A study of biological nitrogen fixation in maize-legume intercrop
Muthini, Maingi John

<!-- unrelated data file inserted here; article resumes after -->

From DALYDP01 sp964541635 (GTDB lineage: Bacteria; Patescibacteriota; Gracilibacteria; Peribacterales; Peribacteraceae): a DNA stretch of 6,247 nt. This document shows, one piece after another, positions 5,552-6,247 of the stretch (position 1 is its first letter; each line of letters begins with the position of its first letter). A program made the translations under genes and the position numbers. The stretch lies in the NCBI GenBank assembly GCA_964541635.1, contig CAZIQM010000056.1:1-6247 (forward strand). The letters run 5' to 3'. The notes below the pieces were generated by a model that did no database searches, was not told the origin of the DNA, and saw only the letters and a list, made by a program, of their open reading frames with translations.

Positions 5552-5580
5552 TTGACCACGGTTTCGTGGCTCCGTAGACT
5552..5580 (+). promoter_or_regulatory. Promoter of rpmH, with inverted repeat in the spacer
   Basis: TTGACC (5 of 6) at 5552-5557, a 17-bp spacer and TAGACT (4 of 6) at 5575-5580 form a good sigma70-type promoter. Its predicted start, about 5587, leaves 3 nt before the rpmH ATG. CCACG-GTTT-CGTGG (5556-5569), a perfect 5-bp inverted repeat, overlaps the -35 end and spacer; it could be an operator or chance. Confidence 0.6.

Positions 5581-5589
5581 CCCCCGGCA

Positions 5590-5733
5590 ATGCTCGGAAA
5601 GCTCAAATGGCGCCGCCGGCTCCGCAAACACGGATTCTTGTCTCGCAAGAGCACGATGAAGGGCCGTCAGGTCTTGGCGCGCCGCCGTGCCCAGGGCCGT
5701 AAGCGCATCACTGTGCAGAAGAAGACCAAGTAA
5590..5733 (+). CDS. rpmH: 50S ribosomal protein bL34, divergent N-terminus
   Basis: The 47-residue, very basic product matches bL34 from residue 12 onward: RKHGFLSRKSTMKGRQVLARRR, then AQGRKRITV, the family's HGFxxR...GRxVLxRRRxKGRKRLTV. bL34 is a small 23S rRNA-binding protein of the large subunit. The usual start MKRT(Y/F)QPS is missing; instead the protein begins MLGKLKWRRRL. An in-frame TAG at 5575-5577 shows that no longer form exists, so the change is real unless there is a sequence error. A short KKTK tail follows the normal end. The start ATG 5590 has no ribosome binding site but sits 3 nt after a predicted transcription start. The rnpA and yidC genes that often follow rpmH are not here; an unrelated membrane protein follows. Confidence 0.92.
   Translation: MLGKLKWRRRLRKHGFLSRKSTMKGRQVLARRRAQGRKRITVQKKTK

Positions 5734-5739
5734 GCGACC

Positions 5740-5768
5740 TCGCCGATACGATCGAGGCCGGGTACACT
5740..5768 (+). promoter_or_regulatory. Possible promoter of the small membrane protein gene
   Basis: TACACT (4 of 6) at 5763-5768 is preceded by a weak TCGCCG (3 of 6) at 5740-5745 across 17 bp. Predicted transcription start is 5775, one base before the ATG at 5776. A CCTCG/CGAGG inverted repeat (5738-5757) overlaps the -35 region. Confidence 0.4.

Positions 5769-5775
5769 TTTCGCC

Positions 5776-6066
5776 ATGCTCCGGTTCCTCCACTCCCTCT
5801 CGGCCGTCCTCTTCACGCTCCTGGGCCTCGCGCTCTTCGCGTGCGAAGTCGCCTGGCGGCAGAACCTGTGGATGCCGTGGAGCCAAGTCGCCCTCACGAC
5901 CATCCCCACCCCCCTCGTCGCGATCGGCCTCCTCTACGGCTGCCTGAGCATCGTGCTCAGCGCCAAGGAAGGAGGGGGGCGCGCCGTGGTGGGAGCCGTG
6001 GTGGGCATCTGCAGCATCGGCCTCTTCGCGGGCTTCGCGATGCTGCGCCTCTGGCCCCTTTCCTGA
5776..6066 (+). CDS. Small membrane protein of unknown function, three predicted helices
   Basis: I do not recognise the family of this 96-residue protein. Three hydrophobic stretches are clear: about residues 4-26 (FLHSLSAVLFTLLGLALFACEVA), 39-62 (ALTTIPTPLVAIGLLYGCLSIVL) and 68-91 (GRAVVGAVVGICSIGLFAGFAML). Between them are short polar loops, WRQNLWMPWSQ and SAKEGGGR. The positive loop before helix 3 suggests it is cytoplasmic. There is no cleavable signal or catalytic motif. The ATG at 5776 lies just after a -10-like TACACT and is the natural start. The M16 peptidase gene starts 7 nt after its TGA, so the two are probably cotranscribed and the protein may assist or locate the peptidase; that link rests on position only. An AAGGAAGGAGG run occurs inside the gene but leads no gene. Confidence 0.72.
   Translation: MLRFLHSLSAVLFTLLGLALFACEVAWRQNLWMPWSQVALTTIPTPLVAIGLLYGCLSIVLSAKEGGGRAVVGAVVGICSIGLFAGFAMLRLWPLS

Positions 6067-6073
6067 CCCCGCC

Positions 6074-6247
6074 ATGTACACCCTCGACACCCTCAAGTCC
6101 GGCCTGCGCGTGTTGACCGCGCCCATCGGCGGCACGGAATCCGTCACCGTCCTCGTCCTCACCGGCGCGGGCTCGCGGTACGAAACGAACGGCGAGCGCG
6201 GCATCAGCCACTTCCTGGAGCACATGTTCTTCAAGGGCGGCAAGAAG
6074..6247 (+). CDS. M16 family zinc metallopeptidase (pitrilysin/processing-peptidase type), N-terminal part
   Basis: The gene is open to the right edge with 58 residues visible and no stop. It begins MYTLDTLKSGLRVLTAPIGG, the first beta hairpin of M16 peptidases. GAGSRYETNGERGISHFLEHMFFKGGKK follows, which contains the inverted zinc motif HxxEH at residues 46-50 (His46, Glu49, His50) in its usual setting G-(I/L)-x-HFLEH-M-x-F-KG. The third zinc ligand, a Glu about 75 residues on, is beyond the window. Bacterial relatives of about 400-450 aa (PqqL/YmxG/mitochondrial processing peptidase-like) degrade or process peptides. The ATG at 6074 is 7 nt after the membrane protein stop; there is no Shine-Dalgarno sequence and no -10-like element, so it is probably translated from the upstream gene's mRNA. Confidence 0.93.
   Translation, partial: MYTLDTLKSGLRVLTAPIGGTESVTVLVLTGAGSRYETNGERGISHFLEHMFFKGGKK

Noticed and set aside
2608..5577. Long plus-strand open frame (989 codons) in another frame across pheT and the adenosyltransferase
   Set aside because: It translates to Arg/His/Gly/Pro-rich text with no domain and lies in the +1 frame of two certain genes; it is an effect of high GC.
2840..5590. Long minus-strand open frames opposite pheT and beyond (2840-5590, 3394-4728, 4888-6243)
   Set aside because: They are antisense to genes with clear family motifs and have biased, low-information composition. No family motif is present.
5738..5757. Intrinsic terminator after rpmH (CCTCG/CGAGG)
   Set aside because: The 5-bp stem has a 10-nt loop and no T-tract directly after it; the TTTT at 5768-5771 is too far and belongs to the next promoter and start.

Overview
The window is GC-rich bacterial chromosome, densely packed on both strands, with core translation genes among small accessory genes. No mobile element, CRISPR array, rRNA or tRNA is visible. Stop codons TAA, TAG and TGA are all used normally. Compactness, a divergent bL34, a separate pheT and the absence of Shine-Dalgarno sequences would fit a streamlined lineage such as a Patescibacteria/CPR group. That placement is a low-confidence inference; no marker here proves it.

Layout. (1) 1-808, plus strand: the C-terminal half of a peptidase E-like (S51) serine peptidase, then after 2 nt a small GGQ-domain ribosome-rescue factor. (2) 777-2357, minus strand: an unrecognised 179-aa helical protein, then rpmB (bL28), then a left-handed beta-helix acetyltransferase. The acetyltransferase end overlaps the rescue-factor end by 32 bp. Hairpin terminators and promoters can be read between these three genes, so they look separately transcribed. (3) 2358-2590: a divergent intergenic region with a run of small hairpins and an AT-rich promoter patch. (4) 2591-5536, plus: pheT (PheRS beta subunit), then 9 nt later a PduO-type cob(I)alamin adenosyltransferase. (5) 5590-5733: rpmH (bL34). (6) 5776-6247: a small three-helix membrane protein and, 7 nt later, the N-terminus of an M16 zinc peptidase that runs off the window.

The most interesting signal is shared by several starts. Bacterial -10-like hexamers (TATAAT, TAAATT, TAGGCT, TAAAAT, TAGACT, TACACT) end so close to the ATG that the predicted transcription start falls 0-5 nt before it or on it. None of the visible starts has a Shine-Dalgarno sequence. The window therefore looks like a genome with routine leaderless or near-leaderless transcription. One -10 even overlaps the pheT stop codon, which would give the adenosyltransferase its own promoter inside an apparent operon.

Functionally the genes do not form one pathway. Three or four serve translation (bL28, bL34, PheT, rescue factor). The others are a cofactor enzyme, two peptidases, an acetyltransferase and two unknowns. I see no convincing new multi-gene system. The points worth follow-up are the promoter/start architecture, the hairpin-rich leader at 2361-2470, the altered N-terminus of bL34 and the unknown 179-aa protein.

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Nodulation studies on the two major legumes (green grams and common beans) grown in Kiboko were carried out in the green house of the Botany Department , Kenyatta University with soils samples that had been obtain ed from the study area. Indigenous rhizobia were isolated from the two legumes and screened for ability to fix nitrogen in comparison with commercial strains used in inoculant production at MIRCEN, university of Nairobi. The population of indigenous rhizobia specific to the two legumes was determined using the most probable number (MPN) plant infection technique. Field investigations were carried out to assess the effect of intercropping of local maize variety with local bean variety and green grams in the field at KARI/CRISAT,Kiboko experimental field site , S.E Kenya. The results of the study showed that nodulation in common beans was better (80 nodules per plant) than in green grams (18 nodules per plant) However , 68% of the nodules in common beans were white in colour, while only 23% of those of green grams were white. The results of MPN counts indicated that the numbers of indigenous rhizobia resident in Kiboko soils, and specific to green grams and common beans was 519-3, 780, and 2,037-14,850 rhizobia cells per gram of soil, respectively. Two different isolates of rhizobia for common beans, and one for green grams, were isolted. Presumptive and authentication tests confirmed these isolates as rhizobia. Laboratory trials showed that the isolates of beans were not effective in nitrogen fixation, and that Rhizobium leguminosarum biovar. phaseoli strain 446 from MIRCEN was superior in fixation to the two isolates. It was also noted that the isolate from green grams was not as effective in nitrogen fixation as the commercial strain, Bradyrhizobium sp.strain CB-1015. The field experiments set to investigate nitrogen fixation, and to assess the effect of intercropping of maize with green grams and beans revealed that at final harvest of common beans, the monocrop common bean plant inoculated with strain 446 and N-fertilizer treated plants had significantly higher (P=0.05) total plant dry weight than the other common bean treatments. The inoculated monocrop common bean plants had the highest total seed dry weight. The intercrop bean plants were statistically inferior to pure bean plants in both total plant dry weight and total seed dry weight. It was however noted that the nitrogen content in all greem gram treatments. Total plant dry weight was higher in monocrop maize treatments than in the intercrop maize. The maize-common bean intercrop maize performed better than the maize-green gram intercrop maize in total plant dry weight. The performance of monocrop maize treatments and the maize-common bean intercrop was better than that of maize-green gram intercrop maize total grain dry weight. Nitrogen content was however similar in all the treatments.